Terence Earl LESTER
New South Wales Police Force
Regd. # 10049
Rank: Chief Inspector – retired
Stations: ?, Remington Building – Senior Courses, Academy ( 1980’s ), HWP, North Region Traffic co-ordinator
Service: From ? to ?
Awards: National medal – granted 11 December 1980
1st Clasp to National medal – granted 8 June 1988
2nd Clasp to National medal – granted 28 August 1997
Born: 30 October 1941
Died on: Thursday 25 June 2015
Funeral date: Wednesday 1 July 2015 @ 2pm
Funeral location: Narara Valley Baptist Church, 149 Narara Valley Drive, NARARA
Buried at: ?
[alert_blue]TERRY is NOT mentioned on the Police Wall of Remembrance[/alert_blue] * NOT JOB RELATED
30.10.41 – 25.6.15.
Beloved husband of Marilyn, loved father of Kristie and Lara, proud father in law of Warwick and Graeme, and cherished Grandfather of William, Joseph, Kate, Molly and Emma.
Celebration Service to held at Narara Valley Baptist Church, Narara at 2pm Wednesday (1 July 2015).
This is a transcript from The World Today. The program is broadcast around Australia at 12:10pm on ABC Local Radio.
Olympics chiefs consult with activists
The World Today Archive – Wednesday, 1 December , 1999 00:00:00
Reporter: Rafael Epstein
COMPERE: Already, the organisers in Sydney are studying today’s events at the World Trade Organisation protests in Seattle. The organisers concede it would be possible for demonstrators to disrupt access to Olympic venues next year. However Superintendent Terry Lester from Olympic security command says alternative routes have already been planned. And Superintendent Lester has been telling Raphael Epstein police are already consulting with political and activist groups liaising so there’s advance notice of demonstrations.
TERRY LESTER: Well, during Games time we obviously plan for these sort of incidents happening – not only demonstrations, but also car crashes and other incidents that may block the Olympic lanes or the CBD or other areas where a lot of people are trying to get to and from Olympic venues. Now, the way we do this is we’ve got the Olympic routes already planned out. As secondary to those, we’ve got another lot of Olympic routes where, if the first one becomes blocked, we use the alternate. We’re also trying to get people to speak to us before they demonstrate so that they can get their message across. It’s important for them to get their message across to the media, to the rest of the world, if you like, and it’s important that they do have their say.
RAPHAEL EPSTEIN: But Sydney’s already a, should we say, difficult city, traffic-wise and transport-wise. It would potentially be quite easy for them to block off the major roads leading to Olympic sites, wouldn’t it, with a couple of thousand demonstrators.
TERRY LESTER: Oh yes. And we recognise what’s happening in Seattle at the moment as to these limited number of demonstrators and effectively slowing up a major event. But working with ORTA and the RTA and the local councils, we’re trying to say to these people ‘you’ve got the right to demonstrate, we recognise that, but we’ve also got to keep the Games going at the same time’. So we’re trying to provide an alternative system, if you like, so that if one – one system does become blocked up, the alternative is there and it’s readily available to us.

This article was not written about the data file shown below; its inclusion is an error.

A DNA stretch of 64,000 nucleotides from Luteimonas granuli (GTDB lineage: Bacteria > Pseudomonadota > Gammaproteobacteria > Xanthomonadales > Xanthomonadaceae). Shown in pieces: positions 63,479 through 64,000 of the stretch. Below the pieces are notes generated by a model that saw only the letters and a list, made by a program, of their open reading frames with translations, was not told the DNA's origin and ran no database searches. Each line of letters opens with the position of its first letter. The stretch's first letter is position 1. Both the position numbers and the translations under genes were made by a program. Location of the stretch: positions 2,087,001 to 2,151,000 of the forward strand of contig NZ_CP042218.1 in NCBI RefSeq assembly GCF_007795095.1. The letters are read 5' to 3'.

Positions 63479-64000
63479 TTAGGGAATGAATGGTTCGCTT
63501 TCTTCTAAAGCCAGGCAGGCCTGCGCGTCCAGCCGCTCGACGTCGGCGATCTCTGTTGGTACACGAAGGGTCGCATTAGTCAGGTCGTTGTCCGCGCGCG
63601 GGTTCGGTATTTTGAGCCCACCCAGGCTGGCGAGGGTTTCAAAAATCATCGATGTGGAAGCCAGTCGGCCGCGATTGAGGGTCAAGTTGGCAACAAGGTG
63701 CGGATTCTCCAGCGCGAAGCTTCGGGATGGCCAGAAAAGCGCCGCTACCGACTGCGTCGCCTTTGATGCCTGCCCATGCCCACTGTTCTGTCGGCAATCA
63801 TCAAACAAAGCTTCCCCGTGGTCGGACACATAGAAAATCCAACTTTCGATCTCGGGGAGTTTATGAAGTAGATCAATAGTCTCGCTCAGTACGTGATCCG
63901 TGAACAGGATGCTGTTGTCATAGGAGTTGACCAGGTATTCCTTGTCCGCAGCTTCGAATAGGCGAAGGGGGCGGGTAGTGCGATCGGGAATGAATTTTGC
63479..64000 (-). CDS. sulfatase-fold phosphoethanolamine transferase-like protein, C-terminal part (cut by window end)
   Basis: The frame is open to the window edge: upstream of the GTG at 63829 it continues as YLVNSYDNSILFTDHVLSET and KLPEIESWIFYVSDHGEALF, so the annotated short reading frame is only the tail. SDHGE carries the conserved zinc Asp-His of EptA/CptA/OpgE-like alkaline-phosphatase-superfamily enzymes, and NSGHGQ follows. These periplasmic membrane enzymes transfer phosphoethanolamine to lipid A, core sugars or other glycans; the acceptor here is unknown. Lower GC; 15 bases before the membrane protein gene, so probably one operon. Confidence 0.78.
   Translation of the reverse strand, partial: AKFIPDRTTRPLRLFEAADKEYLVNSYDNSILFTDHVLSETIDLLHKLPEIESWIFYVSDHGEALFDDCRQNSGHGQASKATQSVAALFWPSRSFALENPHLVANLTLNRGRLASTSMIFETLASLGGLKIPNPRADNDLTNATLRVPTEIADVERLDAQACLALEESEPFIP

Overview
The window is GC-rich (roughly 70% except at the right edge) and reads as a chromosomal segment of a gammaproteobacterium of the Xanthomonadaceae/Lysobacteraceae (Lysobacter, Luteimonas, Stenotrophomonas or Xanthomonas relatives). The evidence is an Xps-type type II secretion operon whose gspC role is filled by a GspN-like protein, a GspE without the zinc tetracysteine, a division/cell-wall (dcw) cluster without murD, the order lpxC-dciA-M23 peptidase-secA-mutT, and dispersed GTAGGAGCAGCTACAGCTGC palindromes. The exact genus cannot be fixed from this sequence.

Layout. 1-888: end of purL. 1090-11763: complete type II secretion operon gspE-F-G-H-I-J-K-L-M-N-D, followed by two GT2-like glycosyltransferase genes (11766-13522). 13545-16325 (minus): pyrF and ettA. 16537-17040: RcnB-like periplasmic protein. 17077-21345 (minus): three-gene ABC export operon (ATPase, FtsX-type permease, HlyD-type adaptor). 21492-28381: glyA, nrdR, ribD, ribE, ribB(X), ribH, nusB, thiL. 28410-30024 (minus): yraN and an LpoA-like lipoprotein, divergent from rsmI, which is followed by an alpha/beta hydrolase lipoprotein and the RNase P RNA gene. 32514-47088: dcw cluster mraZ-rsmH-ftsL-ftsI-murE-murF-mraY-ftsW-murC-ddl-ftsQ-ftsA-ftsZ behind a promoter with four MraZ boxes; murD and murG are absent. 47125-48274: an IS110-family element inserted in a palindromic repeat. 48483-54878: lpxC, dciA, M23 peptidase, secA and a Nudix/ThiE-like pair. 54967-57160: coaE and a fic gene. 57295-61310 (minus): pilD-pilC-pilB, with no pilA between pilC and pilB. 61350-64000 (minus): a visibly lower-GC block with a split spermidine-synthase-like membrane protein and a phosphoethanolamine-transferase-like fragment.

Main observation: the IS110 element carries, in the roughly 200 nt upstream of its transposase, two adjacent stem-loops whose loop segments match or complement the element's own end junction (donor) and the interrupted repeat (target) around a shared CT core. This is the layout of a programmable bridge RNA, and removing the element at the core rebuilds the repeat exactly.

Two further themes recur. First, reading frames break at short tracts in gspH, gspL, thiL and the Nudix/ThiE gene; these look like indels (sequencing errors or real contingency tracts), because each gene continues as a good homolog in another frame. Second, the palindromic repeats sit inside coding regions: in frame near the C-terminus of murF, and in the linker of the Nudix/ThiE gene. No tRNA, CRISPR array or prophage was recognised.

RAPHAEL EPSTEIN: So if a group of demonstrators then is uncooperative, you’re going to have to rely on those back-up routes to get people into venues.
TERRY LESTER: Yes, that’s correct.
RAPHAEL EPSTEIN: How far advanced are preparations for those alternative routes?
TERRY LESTER: Oh, very much advanced. We’ve already, with ORTA, released to the public the Olympic routes where people are going – major routes which are travelling to and from the various venues around the city. There’s 11 of those. And we’ve already got secondary routes already planned out and identified – which ones – the ones that we are going to use.
RAPHAEL EPSTEIN: Would you need special powers at all to, I guess, disperse demonstrators if they are causing a real problem, if they do manage to block off all of the routes into a venue?
TERRY LESTER: No. We can use the current legislation that we already have for people causing an unreasonable obstruction – things like that, you know. And how we clear up demonstrations now is the way which we’ll do it during the Games.
RAPHAEL EPSTEIN: What do you think of the fact that teargas was used in Seattle this morning on the demonstrators?
TERRY LESTER: Oh, I’d rather not comment on that. I wasn’t even aware of that problem in the first place, you know. And how people police in Seattle may be totally different to the way we police here.
RAPHAEL EPSTEIN: Do you know if teargas has ever been used on demonstrators in Australia?
TERRY LESTER: No, I’m not aware of that. Obviously we’ve got the capsicum sprays which come out. But that’s in a reasonable life-threatening situation where enabled to use that.
You know, Australian society – the Olympic Games, you know, are melding well together. And what we’re trying to do here – it’s a friendly, open sort of a Games. But I don’t think we’re going to have serious-type demonstrations like they’re having in Seattle or with the MUA.
COMPERE: Superintendent Terry Lester is with the Olympic Security Command. He was speaking with Raphael Epstein.